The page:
Coalition Supports Proposal to Notify the Public About Emerging Safety Issues with Medical Devices

Comments of members of the Patient, Consumer, and Public Health Coalition
on the Draft Guidance
Public Notification of Emerging Postmarket Medical Device Signals (“Emerging Signals”)
[Docket No. FDA-2015-D-4803]

 

As members of the Patient, Consumer, and Public Health Coalition, we support the draft guidance, Public Notification of Emerging Postmarket Medical Device Signals (“Emerging Signals”).  The draft guidance addresses a serious problem: the delay between early signals that a device is less safe or less effective than expected, and the development of confirming evidence that the FDA would like to have before making recommendations.  But in the months or even years during that delay, patients can be and too often have been seriously harmed.

The FDA draft guidance is a step in the right direction, and we look forward to working with the CDRH to ensure that it is implemented in ways that provide easy-to-understand and widely accessible information to patients and their health care providers.  Below are our specific comments on the draft guidance.

We support FDA’s precise description of the term “emerging signal,” which is new information about medical devices used in clinical practice that meets four criteria including information that may “alter the known benefit-risk profile of the device.”1

We agree with the FDA that the public needs to be notified about emerging signals “even when the information has not been fully analyzed, validated or confirmed” by the FDA.  If this draft guidance had already been policy, then hundreds of thousands2 of patients might have been spared from suffering adverse events from medical devices such as surgical mesh, metal-on-metal hips, power morcellators, contaminated endoscopes, and Essure, to name a few.  The FDA has handled the early signals for these five types of devices in different ways, some more successfully than others. In each of these cases, accurate information about risks was not generally known for months or years after persuasive evidence began to emerge. Without any warnings from the FDA that there could be greater risks than those that were officially proved, patients and their doctors could not make informed treatment decisions.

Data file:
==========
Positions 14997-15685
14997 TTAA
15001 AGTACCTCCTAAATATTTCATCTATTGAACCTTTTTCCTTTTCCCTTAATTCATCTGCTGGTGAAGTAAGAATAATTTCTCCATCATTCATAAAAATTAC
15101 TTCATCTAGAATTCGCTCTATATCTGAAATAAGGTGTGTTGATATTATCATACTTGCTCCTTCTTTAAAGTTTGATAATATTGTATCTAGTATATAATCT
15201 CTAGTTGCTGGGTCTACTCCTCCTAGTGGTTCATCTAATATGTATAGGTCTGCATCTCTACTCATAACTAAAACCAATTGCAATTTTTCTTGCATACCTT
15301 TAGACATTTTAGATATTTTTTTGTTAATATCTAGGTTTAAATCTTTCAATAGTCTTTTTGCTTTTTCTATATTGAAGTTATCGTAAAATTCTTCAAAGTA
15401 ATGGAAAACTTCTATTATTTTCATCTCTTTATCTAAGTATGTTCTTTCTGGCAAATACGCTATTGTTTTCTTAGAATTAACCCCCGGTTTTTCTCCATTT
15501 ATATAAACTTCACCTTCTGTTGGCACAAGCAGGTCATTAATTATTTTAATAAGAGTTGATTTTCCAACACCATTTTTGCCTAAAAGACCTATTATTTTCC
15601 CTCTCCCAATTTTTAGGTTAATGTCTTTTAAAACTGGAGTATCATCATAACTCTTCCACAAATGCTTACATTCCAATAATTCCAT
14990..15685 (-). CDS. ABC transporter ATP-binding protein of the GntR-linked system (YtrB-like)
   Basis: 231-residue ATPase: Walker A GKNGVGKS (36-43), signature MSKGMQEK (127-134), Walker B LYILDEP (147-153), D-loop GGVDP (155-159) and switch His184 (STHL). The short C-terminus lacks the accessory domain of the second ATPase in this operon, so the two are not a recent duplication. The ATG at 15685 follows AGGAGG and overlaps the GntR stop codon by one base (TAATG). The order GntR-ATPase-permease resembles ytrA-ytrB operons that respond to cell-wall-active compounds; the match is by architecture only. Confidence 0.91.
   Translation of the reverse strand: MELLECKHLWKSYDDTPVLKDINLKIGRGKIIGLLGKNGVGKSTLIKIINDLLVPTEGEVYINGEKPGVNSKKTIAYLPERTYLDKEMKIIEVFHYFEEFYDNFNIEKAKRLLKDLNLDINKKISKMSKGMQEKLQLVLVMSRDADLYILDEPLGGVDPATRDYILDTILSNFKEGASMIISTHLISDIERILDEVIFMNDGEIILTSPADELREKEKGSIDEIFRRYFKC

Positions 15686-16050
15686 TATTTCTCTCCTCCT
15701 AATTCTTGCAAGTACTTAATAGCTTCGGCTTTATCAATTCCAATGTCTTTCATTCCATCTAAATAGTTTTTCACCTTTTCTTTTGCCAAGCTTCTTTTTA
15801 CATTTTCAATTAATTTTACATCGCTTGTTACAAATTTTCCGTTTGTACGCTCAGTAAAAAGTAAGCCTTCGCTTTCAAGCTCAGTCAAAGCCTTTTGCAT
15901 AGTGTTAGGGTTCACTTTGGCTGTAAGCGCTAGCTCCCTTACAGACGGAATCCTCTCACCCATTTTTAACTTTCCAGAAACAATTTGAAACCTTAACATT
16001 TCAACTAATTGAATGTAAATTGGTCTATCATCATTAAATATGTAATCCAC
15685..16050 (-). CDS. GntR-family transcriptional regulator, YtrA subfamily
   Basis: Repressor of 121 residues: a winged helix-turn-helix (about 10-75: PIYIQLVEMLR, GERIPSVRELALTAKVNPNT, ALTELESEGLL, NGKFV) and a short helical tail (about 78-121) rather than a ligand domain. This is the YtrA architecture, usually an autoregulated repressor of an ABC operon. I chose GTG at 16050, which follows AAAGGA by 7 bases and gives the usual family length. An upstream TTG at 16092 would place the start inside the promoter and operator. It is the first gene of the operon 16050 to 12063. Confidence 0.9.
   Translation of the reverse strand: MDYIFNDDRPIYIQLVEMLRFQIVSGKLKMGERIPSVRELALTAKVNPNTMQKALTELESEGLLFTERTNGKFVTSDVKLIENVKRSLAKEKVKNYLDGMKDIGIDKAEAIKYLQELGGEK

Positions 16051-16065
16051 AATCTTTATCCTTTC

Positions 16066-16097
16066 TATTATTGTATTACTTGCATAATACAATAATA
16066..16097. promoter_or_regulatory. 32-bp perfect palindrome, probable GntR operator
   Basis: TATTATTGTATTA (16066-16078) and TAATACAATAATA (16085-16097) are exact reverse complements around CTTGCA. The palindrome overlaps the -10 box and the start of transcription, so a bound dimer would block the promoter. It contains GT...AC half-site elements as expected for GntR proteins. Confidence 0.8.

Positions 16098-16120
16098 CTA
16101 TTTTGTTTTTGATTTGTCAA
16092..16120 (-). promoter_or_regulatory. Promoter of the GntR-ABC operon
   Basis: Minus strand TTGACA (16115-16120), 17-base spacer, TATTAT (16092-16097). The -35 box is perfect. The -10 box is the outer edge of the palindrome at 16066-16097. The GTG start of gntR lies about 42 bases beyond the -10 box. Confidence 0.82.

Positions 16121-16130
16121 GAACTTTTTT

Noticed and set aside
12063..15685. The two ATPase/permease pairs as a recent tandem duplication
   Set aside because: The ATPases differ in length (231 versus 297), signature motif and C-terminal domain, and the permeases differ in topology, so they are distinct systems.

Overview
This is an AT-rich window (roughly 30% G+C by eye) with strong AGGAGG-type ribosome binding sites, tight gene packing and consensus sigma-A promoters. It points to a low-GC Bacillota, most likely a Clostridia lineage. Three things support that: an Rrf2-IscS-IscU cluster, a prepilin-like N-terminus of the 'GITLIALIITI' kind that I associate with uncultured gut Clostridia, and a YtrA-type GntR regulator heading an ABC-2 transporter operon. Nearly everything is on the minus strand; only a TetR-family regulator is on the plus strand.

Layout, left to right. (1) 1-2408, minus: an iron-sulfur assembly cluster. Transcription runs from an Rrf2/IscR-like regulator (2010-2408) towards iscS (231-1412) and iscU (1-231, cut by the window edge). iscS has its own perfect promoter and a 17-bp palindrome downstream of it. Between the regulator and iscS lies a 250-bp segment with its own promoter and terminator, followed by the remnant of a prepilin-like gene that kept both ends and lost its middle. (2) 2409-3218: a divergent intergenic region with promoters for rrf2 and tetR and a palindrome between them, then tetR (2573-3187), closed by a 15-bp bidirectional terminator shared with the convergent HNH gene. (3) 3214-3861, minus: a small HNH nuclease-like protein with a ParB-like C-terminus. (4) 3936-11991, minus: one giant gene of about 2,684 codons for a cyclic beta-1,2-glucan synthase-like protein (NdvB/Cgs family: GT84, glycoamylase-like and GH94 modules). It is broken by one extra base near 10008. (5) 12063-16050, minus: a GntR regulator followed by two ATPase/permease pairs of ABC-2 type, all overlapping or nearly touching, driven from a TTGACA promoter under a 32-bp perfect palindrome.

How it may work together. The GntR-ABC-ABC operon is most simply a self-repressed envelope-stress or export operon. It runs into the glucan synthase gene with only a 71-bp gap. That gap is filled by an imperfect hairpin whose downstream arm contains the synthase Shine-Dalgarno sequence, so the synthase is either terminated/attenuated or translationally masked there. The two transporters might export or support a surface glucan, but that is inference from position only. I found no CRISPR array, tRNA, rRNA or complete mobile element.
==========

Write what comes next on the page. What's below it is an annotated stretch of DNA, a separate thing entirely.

We agree with the FDA that new information about the safety and effectiveness of medical devices “often becomes available once the device is more widely distributed and used under real-world conditions.”  We encourage CDRH to consider how often this happens because of the lack of meaningful safety or effectiveness data provided through the 510(k) review process, and how improvements of that review process could reduce problems stemming from lack of definitive information about safety or effectiveness.  Shifting the evidence requirement for safety and effectiveness of medical devices from premarket to postmarket allows time for more people to use these devices, which may cause harm.   This means that emerging signals including from subpopulations (such as sex-specific, age, ethnic, and racial information) gathered from real-world conditions will become even more important.